“The Nurse Scientist Program allowed me to consider the range of behavioral and biological sciences while I was becoming a physiologist and biophysicist,” Donaldson said. “It got me thinking about the philosophical side of science and the unique aspects of each discipline. I was fascinated.”

After her Ph.D., Donaldson received her first faculty appointment at the University of Washington and—in only four short years—became associate professor in the schools of medicine and nursing. Holding dual faculty positions in both physiology and nursing departments has been something she has done ever since.
Donaldson later went to Rush University for six years and then onto the University of Minnesota for 10 years, where she was professor of physiology and the Cora Meidl Siehl Chair for Nursing Research, the first nationally endowed research chair of its kind in nursing.

In 1994, Donaldson joined the faculty at Johns Hopkins University, where she was a professor of physiology in the School of Medicine and professor of nursing in the School of Nursing. At Hopkins, she served as dean of the School of Nursing for seven years and ran a campaign that raised an impressive $32 million for the school and for the first building on campus solely dedicated to the Johns Hopkins School of Nursing.
After some time, though, she was ready for a change and found Emory to be just what she was looking for.
“I think Emory is a perfect match for me. It has respectful values and I resonate with that,” Donaldson said. “I like the University Strategic Plan, and the Nell Hodgson School of Nursing is very global. I am very interested in being part of the Predictive Health Initiative here at Emory.

“Plus, the campus is gorgeous. It’s like walking in a park. It makes you want to be on campus,” she laughed.“I absolutely love it here.”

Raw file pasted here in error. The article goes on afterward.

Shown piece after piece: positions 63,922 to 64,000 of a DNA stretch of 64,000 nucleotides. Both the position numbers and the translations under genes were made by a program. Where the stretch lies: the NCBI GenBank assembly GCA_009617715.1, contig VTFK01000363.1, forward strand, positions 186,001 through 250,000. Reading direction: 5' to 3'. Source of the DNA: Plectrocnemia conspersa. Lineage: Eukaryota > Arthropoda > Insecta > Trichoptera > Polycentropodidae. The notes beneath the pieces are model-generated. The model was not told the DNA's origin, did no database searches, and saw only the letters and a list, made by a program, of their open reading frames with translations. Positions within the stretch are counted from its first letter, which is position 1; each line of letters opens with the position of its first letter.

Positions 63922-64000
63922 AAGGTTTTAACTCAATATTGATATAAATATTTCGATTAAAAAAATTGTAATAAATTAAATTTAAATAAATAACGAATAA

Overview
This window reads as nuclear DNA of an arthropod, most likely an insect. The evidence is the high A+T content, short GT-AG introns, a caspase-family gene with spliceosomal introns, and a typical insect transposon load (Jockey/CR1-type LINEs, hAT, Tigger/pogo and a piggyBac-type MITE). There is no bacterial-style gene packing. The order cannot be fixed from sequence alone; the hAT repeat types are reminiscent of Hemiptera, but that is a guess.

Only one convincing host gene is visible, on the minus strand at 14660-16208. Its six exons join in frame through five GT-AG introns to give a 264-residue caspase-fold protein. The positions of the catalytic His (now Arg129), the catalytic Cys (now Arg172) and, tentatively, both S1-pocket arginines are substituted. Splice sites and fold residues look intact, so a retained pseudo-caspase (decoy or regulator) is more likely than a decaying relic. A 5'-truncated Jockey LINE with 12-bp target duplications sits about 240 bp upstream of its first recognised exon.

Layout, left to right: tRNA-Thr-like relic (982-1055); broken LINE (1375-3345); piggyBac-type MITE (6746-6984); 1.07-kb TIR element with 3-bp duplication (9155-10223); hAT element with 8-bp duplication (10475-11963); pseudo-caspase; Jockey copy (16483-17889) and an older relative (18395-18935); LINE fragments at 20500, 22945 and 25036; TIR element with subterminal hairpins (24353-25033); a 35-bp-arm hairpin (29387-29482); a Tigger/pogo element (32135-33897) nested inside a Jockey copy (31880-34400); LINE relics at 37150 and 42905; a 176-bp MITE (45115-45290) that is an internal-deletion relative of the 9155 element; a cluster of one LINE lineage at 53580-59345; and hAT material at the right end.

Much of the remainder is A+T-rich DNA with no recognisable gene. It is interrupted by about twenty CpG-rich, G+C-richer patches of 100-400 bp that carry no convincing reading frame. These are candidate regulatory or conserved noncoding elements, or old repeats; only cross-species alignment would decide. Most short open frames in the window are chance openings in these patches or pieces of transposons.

In her spare time, Donaldson likes to play the violin, an instrument that she has been practicing since grade school, and to sew.

And sewing together various disciplines across campus is just what she plans to do. With her dual specialty, Donaldson sees science and nursing as just one of the many links that Emory-campus researchers can make.

“A well-educated scientist should know more than the essence of one discipline.I want to link the science in nursing to other basic and biomedical sciences, and Emory has tremendous resources to do it,” she said.
Donaldson feels researchers who collaborate across fields can provide new insight into scientific problems.
“It’s as simple as taking the time to talk to other researchers, listening to their questions and answers, and noticing other faculty on campus who would be good collaborators,” said Donaldson, who sees interdisciplinary research as an opportunity for unique discoveries and an exciting venue for scientific training.

“It is very important to build bridges within academia so that we are prepared to go to the world beyond and address issues in their full context,” Donaldson said. “Academic science has a responsibility beyond building the knowledge of separate disciplines that includes the shaping of interdisciplinary knowledge that is useful to society.”

The benefits of this cross-disciplinary research, she noted, are huge.

“It is a payoff to people and to humankind and to the government, which invests in science,” said Donaldson.
When asked about the secret to her success, Donaldson accredits it to good timing, excellent mentors, passion and a positive attitude.Donaldson added with a smile, “I would do everything over again.”